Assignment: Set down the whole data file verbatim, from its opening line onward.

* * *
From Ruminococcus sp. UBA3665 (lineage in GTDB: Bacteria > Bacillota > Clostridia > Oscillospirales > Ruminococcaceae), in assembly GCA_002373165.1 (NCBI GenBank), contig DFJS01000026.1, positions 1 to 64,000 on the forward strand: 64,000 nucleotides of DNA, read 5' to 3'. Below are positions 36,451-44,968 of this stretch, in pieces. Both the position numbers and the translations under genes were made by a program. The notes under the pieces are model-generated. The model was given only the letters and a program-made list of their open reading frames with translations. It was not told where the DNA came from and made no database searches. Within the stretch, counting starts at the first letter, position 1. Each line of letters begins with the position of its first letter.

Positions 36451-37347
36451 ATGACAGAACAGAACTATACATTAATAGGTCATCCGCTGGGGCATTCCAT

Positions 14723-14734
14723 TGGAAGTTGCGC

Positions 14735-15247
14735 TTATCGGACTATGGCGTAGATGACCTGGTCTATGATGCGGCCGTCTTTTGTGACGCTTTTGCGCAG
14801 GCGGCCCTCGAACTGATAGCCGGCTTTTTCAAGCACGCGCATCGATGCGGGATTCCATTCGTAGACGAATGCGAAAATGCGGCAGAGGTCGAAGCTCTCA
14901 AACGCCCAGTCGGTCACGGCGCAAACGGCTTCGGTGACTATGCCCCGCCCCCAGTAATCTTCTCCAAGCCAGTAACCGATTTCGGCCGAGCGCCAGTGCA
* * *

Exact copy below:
From Ruminococcus sp. UBA3665 (lineage in GTDB: Bacteria > Bacillota > Clostridia > Oscillospirales > Ruminococcaceae), in assembly GCA_002373165.1 (NCBI GenBank), contig DFJS01000026.1, positions 1 to 64,000 on the forward strand: 64,000 nucleotides of DNA, read 5' to 3'. Below are positions 36,451-44,968 of this stretch, in pieces. Both the position numbers and the translations under genes were made by a program. The notes under the pieces are model-generated. The model was given only the letters and a program-made list of their open reading frames with translations. It was not told where the DNA came from and made no database searches. Within the stretch, counting starts at the first letter, position 1. Each line of letters begins with the position of its first letter.

Positions 36451-37347
36451 ATGACAGAACAGAACTATACATTAATAGGTCATCCGCTGGGGCATTCCAT

Positions 14723-14734
14723 TGGAAGTTGCGC

Positions 14735-15247
14735 TTATCGGACTATGGCGTAGATGACCTGGTCTATGATGCGGCCGTCTTTTGTGACGCTTTTGCGCAG
14801 GCGGCCCTCGAACTGATAGCCGGCTTTTTCAAGCACGCGCATCGATGCGGGATTCCATTCGTAGACGAATGCGAAAATGCGGCAGAGGTCGAAGCTCTCA
14901 AACGCCCAGTCGGTCACGGCGCAAACGGCTTCGGTGACTATGCCCCGCCCCCAGTAATCTTCTCCAAGCCAGTAACCGATTTCGGCCGAGCGCCAGTGCA